Energy lobbyists throwing money at new best buddies in Congress
The midterm elections aren’t until next week, but Big Energy lobbyists have been in high gear for awhile now. They’ve been out there winning friends and influencing the people who can help them the most if the Republicans win the House. Like Doc Hastings.
That’s what friends are for: Hastings is a Republican representative from Washington state and, if Republicans take over, the likely next chairman of the House Natural Resources Committee. Big Oil already loves the guy — he was railing against the deep water drilling moratorium in the Gulf even before BP’s oil stopped gushing. And he did all he could to slow Democratic efforts to impose new safety standards on offshore drillers. In short, Doc Hastings loves offshore drilling.
To make sure that he knows that the people who do the offshore drilling love him back, oil and gas interests have dropped $70,000 into his campaign coffers this election cycle compared to $10,000 last time around.
See, some things still work in Washington. [The New York Times]
And in other green news:
Gloom with a view: Republicans just got another piece of ammo in their upcoming campaign to reign in the EPA. The North American Electric Reliability Corp (NERC) released a report warning that if the EPA is too aggressive in regulating pollution and greenhouse-gas emissions and closes power plants, it could “significantly impact” the power grid. NERC is funded by the energy industry, but it carries weight for its role in setting grid-reliability standards. The EPA says it’s more industry doom and gloom and scare tactics. [The Hill]
Tales from the dark side: Before you start to buy into the notion that BP is a changed company, refresh your memory about how reckless the oil giant had been before the explosion in the Gulf last spring. A new ProPublica investigation paints the ugly picture:
The investigation found that as BP transformed itself into the world’s third largest private oil company it methodically emphasized a culture of austerity in pursuit of corporate efficiency, lean budgets, and shareholder profits. It acquired large companies that it could not integrate smoothly. Current and former workers and executives said the company repeatedly cut corners, let alarm and safety systems languish, and skipped essential maintenance that could have prevented a number of explosions and spills. Internal BP documents support these claims.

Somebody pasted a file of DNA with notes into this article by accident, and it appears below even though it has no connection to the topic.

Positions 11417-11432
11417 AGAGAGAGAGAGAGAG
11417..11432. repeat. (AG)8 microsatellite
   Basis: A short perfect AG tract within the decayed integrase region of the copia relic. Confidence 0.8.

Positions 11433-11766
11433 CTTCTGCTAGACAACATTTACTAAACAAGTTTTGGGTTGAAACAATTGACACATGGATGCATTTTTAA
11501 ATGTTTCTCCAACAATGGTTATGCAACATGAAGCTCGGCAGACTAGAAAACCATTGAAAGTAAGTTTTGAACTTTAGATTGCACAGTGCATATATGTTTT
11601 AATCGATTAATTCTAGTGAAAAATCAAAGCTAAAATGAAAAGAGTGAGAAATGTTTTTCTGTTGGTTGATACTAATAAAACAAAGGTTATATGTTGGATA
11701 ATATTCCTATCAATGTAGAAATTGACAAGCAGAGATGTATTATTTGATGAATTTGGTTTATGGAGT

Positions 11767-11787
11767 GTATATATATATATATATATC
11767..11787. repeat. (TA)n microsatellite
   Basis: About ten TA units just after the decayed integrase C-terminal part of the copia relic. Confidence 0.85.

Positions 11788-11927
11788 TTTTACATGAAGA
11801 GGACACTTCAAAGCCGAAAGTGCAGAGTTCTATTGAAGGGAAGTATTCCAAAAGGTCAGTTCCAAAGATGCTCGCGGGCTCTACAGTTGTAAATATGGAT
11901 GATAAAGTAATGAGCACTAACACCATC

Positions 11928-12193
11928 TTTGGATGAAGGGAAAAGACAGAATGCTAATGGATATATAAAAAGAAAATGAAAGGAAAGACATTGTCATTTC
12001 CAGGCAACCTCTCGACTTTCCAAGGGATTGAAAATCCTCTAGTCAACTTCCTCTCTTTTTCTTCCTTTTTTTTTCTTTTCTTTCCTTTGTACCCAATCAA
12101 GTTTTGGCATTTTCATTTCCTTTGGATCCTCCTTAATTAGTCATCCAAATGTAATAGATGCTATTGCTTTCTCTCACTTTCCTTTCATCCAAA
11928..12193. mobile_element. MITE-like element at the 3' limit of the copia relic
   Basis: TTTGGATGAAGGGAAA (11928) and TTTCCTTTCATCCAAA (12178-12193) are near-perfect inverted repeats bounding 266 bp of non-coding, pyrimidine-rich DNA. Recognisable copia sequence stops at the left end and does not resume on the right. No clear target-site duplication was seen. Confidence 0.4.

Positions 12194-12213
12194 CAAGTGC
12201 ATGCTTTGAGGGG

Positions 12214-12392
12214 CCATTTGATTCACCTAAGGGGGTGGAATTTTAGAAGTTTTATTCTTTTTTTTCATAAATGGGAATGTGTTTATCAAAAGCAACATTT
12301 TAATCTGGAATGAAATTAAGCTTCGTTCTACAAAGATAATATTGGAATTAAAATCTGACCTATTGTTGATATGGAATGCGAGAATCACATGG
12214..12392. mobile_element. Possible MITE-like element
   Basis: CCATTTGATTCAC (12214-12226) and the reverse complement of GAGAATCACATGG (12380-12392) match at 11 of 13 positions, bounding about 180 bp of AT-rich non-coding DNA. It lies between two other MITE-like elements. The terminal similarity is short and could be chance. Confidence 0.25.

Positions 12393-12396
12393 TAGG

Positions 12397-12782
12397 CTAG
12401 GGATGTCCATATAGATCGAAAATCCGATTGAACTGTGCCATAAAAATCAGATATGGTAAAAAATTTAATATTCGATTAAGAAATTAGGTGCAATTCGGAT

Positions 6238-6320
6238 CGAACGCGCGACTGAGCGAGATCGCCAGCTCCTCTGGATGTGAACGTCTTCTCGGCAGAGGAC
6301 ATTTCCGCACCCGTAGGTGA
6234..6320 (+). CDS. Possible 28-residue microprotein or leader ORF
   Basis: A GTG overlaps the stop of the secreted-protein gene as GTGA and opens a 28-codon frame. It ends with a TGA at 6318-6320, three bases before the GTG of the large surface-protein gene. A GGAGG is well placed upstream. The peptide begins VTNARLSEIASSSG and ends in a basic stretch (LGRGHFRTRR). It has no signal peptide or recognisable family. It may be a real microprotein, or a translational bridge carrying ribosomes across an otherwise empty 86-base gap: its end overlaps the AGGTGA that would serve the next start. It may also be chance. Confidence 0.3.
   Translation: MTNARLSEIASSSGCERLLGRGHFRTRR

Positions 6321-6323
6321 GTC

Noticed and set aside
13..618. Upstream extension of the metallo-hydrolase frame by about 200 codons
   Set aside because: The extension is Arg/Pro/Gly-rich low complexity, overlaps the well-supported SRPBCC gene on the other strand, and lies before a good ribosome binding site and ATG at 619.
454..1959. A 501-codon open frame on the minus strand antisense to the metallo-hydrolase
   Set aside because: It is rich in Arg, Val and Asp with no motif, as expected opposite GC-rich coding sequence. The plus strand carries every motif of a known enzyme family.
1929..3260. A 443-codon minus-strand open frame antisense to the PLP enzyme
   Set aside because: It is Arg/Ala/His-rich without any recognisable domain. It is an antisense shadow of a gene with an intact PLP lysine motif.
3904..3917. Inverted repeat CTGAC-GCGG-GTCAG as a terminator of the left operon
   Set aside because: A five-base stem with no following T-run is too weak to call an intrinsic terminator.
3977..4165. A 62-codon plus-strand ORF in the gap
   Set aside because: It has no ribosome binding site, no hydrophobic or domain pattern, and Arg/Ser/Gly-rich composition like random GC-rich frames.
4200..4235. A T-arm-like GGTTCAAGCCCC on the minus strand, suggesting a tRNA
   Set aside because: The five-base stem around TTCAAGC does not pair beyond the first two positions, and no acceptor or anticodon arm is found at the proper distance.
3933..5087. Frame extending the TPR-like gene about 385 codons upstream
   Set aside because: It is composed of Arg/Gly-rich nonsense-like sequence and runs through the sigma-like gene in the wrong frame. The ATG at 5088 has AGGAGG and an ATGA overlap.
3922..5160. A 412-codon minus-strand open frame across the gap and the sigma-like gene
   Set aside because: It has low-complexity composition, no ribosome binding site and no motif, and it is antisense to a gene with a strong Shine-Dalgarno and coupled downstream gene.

You will run and you will like it: The Germans have finally made a splash in the electric car business. The makers of an Audi electric car say they’ve set a new world record by having it run 375 miles without recharging the battery. [Space Daily]
No days in the park: California’s national parks could take a beating from climate change, from stunted redwoods to the disappearance of Joshua trees and Yosemite’s waterfall. [San Francisco Chronicle]
That old black magic: Much is being made of China’s big high-profile push into renewable energy. But is this a country that really believes it can get the coal monkey off its back? [Scientific American]
Going to shell: Scientists at the University of Calcutta have found that egg shells can absorb up to seven times their weight in carbon dioxide. And that’s making them wonder if they can play some kind of role in capturing carbon. [E! Science News]
Bottle fatigue: No more bottled water at Seattle University — not in cafeterias, not in concession stands, not in vending machines. Instead students are selling stainless steel water bottles with the goal of raising $2,000 to install a water-treatment system at a medical clinic in Haiti. [Seattle Times] And while we’re on campus, students can now rent from UCLA’s “Bike Library” a fully-equipped, eight-speed bike for only $35 a quarter. [Southern California Public Radio]